It's back to the full time lessons! Actually, we were back last week, but it was too crazy for me to get a weekly wrap-up post written. To be honest, last week was one of the most productive school weeks we've had in a long time. We were both awake on time, started school before lunch, and finished everything scheduled. It was impressive.

We've tried this week. Truly. It hasn't been bad, while it also hasn't been spectacular. Life stacked the cards against us this week anyway. So, I'm feeling rather proud of us to get as much done as we did.

Sunday before it all went wrong. Milori was coherent for a short while to watch Amber play her new video game.

The Details:

Starting with last week, excepting Friday, Amber followed our planned school schedule perfectly. All lessons on the appropriate days. Well, I guess that's not true. We had not yet started back up for co-op, so I put our Friday schedule onto the co-op day. Otherwise, it was a perfectly completed week. 

Amber's 16th birthday was last Friday and Daddy even took off from work. We had a fun family time, since Amber's party was back in December. The day was terribly cold and we had gotten a little snow/ice the night before. The three of us met my mom for lunch on our way to one of the remaining local malls. I had devised a treasure hunt for Amber by giving her written clues and gift cards. She had to guess the location from the clue before we could go to that store for her present. Amber absolutely loves these types of activities. And it was a fun day all around. 

LEGO store and birthday cake with Galadriel's circlet she receive as a present.
We took Monday of this week off since Daddy was home for MLK. We also took Thursday off except for flute lesson, because by the time it came around everyone was exhausted to the point of illness. Tuesday we were gone for roughly third of the day for my neurology checkup. Amber did take half of her assigned school work along and completed everything she took, then continued to work at home until we were called to pick up Milori.

This week our brand-new co-op had its first day of classes!! I'm not sure why, but it felt brand new too. It probably shouldn't since we meet in the same location as our old co-op, and we have many of the same people. However, procedures were different - more streamlined, and the atmosphere was just more peaceful. Amber enjoyed her classes immensely and very much appreciated the smaller sized co-op. I enjoyed the classes I lead and was happy to meet a few new students who had not been members of our old co-op. Despite all the fun, we were utterly wiped at the end of the day.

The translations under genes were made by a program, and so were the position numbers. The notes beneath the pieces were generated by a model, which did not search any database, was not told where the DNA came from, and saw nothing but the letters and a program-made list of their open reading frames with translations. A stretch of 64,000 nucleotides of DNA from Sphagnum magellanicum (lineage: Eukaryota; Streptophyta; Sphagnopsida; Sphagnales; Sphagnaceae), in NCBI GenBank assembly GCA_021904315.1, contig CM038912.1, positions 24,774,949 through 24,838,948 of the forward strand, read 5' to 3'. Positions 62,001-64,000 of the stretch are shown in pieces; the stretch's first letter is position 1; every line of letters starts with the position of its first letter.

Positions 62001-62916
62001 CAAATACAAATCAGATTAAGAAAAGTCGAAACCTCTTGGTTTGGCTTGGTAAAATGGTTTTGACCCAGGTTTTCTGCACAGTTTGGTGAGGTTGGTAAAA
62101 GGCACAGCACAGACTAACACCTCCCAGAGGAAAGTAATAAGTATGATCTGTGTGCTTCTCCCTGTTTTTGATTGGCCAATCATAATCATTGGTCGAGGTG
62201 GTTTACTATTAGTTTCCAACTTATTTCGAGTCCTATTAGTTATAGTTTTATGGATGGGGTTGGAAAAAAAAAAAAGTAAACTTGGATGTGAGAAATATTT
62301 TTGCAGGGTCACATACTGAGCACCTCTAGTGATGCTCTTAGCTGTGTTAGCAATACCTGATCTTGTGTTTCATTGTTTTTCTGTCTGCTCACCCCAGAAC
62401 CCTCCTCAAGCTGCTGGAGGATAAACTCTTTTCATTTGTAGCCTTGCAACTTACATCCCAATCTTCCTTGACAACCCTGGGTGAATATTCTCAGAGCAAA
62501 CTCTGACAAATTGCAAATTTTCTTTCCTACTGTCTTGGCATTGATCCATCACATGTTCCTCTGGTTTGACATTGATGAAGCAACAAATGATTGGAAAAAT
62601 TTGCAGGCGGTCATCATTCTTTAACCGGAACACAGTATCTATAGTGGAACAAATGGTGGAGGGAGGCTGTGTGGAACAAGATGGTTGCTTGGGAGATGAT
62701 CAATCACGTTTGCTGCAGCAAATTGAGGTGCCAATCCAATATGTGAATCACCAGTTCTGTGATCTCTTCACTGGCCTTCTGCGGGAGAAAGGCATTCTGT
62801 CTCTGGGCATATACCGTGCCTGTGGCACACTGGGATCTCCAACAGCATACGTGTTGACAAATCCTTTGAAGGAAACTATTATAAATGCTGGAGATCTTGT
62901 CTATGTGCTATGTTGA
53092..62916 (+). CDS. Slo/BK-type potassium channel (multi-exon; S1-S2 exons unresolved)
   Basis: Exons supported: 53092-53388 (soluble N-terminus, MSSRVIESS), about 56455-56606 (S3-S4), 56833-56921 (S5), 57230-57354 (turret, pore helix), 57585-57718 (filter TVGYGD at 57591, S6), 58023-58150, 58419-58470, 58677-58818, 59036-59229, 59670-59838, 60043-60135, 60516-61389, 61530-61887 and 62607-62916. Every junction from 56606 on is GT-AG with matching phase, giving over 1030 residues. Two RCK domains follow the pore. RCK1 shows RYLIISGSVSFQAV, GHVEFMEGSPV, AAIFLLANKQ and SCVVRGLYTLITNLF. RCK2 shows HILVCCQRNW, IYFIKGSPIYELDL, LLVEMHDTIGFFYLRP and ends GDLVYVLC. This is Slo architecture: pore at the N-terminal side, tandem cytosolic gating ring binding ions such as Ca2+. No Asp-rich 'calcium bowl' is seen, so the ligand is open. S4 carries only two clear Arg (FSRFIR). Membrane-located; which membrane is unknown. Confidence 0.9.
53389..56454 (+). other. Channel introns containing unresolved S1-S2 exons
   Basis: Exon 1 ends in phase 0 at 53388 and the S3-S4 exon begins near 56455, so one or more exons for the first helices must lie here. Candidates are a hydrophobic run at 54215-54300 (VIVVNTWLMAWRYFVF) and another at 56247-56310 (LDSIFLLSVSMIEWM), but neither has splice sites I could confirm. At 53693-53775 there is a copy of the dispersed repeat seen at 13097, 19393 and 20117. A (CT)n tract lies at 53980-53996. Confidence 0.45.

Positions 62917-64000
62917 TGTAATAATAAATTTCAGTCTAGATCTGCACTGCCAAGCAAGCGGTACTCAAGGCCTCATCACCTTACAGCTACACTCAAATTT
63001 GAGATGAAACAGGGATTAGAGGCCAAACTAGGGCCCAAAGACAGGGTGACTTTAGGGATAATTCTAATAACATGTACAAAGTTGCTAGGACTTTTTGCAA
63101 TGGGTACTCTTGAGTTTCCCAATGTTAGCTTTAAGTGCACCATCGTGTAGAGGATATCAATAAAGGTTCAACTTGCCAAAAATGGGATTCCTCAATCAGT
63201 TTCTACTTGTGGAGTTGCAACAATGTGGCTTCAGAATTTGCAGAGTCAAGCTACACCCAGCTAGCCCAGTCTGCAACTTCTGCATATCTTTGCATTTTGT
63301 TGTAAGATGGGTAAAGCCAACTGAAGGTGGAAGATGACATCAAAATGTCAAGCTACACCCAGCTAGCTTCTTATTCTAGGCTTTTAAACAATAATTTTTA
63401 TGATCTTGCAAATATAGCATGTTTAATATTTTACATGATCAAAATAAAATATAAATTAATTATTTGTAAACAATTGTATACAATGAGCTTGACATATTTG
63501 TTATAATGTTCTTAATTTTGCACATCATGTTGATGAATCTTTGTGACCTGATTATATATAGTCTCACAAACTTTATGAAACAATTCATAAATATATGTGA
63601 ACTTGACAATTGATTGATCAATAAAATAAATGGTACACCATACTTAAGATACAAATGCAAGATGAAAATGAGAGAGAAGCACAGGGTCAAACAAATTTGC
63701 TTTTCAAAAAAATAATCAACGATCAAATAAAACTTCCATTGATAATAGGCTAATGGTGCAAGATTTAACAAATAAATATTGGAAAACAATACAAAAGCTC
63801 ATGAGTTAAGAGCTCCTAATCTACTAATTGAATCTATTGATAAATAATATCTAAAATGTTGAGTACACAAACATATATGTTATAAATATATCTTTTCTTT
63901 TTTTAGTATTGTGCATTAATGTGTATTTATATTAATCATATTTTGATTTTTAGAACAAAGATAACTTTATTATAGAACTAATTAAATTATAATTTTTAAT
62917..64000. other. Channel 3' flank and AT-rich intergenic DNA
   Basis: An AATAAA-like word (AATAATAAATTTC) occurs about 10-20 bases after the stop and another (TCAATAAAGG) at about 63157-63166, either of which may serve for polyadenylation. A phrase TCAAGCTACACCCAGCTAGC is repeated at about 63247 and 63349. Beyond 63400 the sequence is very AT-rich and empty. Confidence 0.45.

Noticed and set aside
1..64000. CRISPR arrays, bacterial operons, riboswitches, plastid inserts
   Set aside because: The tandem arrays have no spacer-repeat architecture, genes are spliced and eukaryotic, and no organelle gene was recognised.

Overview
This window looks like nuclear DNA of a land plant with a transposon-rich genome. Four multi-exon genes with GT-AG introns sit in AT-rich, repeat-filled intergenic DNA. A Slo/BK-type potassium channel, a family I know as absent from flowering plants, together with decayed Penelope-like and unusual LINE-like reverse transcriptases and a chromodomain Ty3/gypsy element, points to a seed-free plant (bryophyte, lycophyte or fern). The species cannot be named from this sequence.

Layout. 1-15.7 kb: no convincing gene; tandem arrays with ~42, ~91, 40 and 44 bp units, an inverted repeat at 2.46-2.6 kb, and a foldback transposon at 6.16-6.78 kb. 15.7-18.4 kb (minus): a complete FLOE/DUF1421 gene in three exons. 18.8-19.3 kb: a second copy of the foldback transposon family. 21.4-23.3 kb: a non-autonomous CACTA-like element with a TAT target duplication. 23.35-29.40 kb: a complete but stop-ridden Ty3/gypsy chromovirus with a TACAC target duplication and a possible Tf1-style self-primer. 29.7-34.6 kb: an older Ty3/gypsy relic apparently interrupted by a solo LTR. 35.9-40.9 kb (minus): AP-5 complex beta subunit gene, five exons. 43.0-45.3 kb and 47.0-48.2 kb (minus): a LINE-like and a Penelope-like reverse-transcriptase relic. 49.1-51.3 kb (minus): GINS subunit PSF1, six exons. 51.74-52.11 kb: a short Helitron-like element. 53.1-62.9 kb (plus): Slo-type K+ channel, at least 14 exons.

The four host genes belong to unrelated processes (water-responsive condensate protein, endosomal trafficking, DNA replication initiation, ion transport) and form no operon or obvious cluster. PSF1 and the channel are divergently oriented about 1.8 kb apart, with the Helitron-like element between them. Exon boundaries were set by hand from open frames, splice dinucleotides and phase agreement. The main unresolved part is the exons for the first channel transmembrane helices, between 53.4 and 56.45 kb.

16 years old! And her traditional birthday celebration at Texas Roadhouse.
However, the over-arching theme of this week has been Milori, one of our cats. I became distracted last week with preparations for and then Amber's actual birthday. It did not dawn on me that Milori was acting a bit strange. It really wasn't until Saturday afternoon that I decided he was maybe not using the litter box as he should. Sunday I was positive he was not using it at all and he had become lethargic. Monday morning at 8:00 am I was rushing him to our vet to confirm and treat his blocked bladder. He spent the whole of Monday with them including overnight and most of Tuesday. We brought him home and followed the medications prescribed, however he had an unusual reaction to an appetite stimulant. It's like the poor cat was on speed, or something. He couldn't stop moving long enough to even eat a single kibble.

Milori: Tuesday evening when we brought him home he was so drugged up he fell asleep on the water bowl. A few hours later he went crazy after the appetite stimulant. The other pictures are from Thursday evening. Every pic I have he is blurred because he can't be still.
By Wednesday mid-afternoon Milori still was not using a litter box, which meant I ran him back to the vet as soon as I was finished teaching at our new co-op. Thankfully, he was not blocked again, yet he was still unwilling to attempt litter box usage. The vet added an anti-nausea drug to see if it would help him eat, since he was not eating or drinking either. That did the trick for the eating and drinking, along with the advice to try tuna water and even the tuna itself. Milori can't get enough of the tuna.